Samuel Schwartz
Scholar of International and Intercultural Relations

Kонь asks ‘Can I ride my horse to see where the field gives birth to the dawn?’

While at university, one of my most interesting extra-curricular activities was singing in the Yale Russian Chorus (YRC). The choir performed beautiful renditions of music from the former Soviet Union and other parts of Eastern Europe and toured these places as well as many regions in the US. During the COVID pandemic, I was grateful to the YRC for reaching out to me to record songs from our repertoire, virtually.  The project manager, Lewis Johnson, has been remarkable in his organization, musical insight and grace.

I recently took part in another Yale Russian Chorus virtual recording, this time of the song Kонь /Kon’ (Steed).  The piece was written in the 1990s but, intentionally, has the sound of a pre-Revolutionary ode of a peasant farmer declaring his love for the land.  (I like modern songwriters who choose to write new songs in styles and idioms long gone by.  For example, you can check out Gillian Welch’s “By the Mark” or anything on her 1996 album “Revival” to hear a modern take on Old-Timey country.)

Kon’ tells the story of a Russian farmer who quietly rides his horse alone into the night, under a star-filled sky to find the place where “the field gives birth to the dawn”, wondering if that place even exists. He poetically describes the rows of grain and colors of the dawn building to a climax where he exhorts, “Sing, golden rye! Sing, bushy flax! Sing of my love for Russia!”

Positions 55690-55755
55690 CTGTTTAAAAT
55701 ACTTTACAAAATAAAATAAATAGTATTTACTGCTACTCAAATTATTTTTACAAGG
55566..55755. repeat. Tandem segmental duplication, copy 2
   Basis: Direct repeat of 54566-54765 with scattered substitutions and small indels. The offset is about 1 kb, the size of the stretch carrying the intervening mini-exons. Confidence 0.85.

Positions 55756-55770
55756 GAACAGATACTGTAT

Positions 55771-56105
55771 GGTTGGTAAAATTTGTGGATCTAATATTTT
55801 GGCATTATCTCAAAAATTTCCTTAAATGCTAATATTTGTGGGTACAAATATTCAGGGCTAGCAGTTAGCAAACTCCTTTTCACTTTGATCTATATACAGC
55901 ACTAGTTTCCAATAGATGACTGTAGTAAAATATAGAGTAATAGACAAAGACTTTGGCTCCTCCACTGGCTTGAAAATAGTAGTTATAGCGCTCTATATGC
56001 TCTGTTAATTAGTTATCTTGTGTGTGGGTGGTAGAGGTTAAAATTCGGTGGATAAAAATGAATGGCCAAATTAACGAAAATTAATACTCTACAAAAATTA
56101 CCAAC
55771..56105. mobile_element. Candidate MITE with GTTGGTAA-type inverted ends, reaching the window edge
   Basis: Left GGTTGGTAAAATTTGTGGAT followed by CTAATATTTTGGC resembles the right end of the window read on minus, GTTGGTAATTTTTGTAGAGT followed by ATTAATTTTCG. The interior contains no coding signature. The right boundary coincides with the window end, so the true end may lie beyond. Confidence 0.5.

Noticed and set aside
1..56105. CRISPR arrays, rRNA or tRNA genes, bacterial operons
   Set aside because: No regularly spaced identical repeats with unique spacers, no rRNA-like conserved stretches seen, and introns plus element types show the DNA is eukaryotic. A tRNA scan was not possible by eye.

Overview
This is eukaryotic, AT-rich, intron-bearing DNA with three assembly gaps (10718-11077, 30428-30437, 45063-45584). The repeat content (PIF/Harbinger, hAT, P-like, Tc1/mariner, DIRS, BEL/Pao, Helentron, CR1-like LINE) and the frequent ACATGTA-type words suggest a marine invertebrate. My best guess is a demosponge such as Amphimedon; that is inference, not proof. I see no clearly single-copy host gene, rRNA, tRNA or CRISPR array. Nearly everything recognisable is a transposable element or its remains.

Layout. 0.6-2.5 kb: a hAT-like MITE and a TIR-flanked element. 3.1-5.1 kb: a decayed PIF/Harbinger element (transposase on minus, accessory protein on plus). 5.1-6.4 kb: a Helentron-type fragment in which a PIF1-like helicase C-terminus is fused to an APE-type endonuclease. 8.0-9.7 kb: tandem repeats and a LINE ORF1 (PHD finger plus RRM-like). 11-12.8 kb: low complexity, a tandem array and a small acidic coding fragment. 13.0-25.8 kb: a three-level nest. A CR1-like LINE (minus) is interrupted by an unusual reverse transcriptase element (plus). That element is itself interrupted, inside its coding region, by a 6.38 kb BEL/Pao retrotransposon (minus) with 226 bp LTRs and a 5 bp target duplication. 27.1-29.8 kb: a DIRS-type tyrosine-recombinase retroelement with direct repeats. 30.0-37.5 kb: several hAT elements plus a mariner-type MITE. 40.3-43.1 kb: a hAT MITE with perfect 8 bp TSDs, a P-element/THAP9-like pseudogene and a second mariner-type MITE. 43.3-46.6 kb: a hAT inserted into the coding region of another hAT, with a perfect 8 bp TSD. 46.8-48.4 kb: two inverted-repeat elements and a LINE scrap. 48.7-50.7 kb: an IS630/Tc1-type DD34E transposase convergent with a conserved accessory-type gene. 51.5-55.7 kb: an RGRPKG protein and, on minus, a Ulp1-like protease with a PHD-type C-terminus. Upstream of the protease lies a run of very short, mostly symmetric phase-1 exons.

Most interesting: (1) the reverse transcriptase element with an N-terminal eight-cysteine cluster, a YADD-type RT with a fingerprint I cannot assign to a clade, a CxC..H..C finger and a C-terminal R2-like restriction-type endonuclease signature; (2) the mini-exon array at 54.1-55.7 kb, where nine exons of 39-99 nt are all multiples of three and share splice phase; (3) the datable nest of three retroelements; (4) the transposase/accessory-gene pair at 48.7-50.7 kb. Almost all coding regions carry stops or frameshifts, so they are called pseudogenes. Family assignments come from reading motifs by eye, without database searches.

Hearing this description, you might assess that the song is one big nationalist cliché and you wouldn’t be wrong. But you wouldn’t be right either. The melody and harmonies are nothing if not rousing. Russian speakers will appreciate how the writers utilize word repetition with variation, onomatopoeia and verbal percussion to punctuate the accelerating crescendo until the peasant actually exclaims, “I’m in love with you Russia!”

On a personal level, the song raises a lot of questions.  Listening as an outsider, I tend to want to support and encourage Russians expressing love for their country and land. Why not be large? However, it’s not that simple. As a Jew of Russian descent, married to an émigré from the Soviet Union, I have many personal stories of how people close to me, living next to the very farms described in the song, were subject to murderous Anti-Semitic attacks, by just the kind of people who might have sung or continue to sing “Kon’”.

I love Russian literature, poetry, music and art and for decades have invested time in appreciating them and the culture from which they grew. Can I partake in the farmer’s declaration of love for Russia? Would it be a betrayal of the lives of dear ones ruined or lost because of this ideal? Would I even be allowed a share in this declaration? In multiple interactions with non-Jewish Russian speakers, I have been corrected when I said that I was of Russian extraction (“русского происхождения”) and told that I was “by extraction – Jewish” (“еврей по происхождению”).

That’s a lot of water for one song to carry but because it was heavy for me, I decided to ask my readers’ help in bearing it and hope that I didn’t impose too much.  With or without these extra burdens, I hope you enjoy the song:

About the Author
Samuel Schwartz, Ph.D., M.P.P., is a Senior Lecturer and Assistant Dean of Students at Ono Academic College. He was a Research Fellow at the Institute of Policy and Strategy at the Herzliya Interdisciplinary Center and at Harvard University’s Institute for Social and Economic Policy in the Middle East. As Spokesperson at the Consulates General of Israel in Boston and Los Angeles, he led numerous conflict resolution projects in twelve U.S. States.
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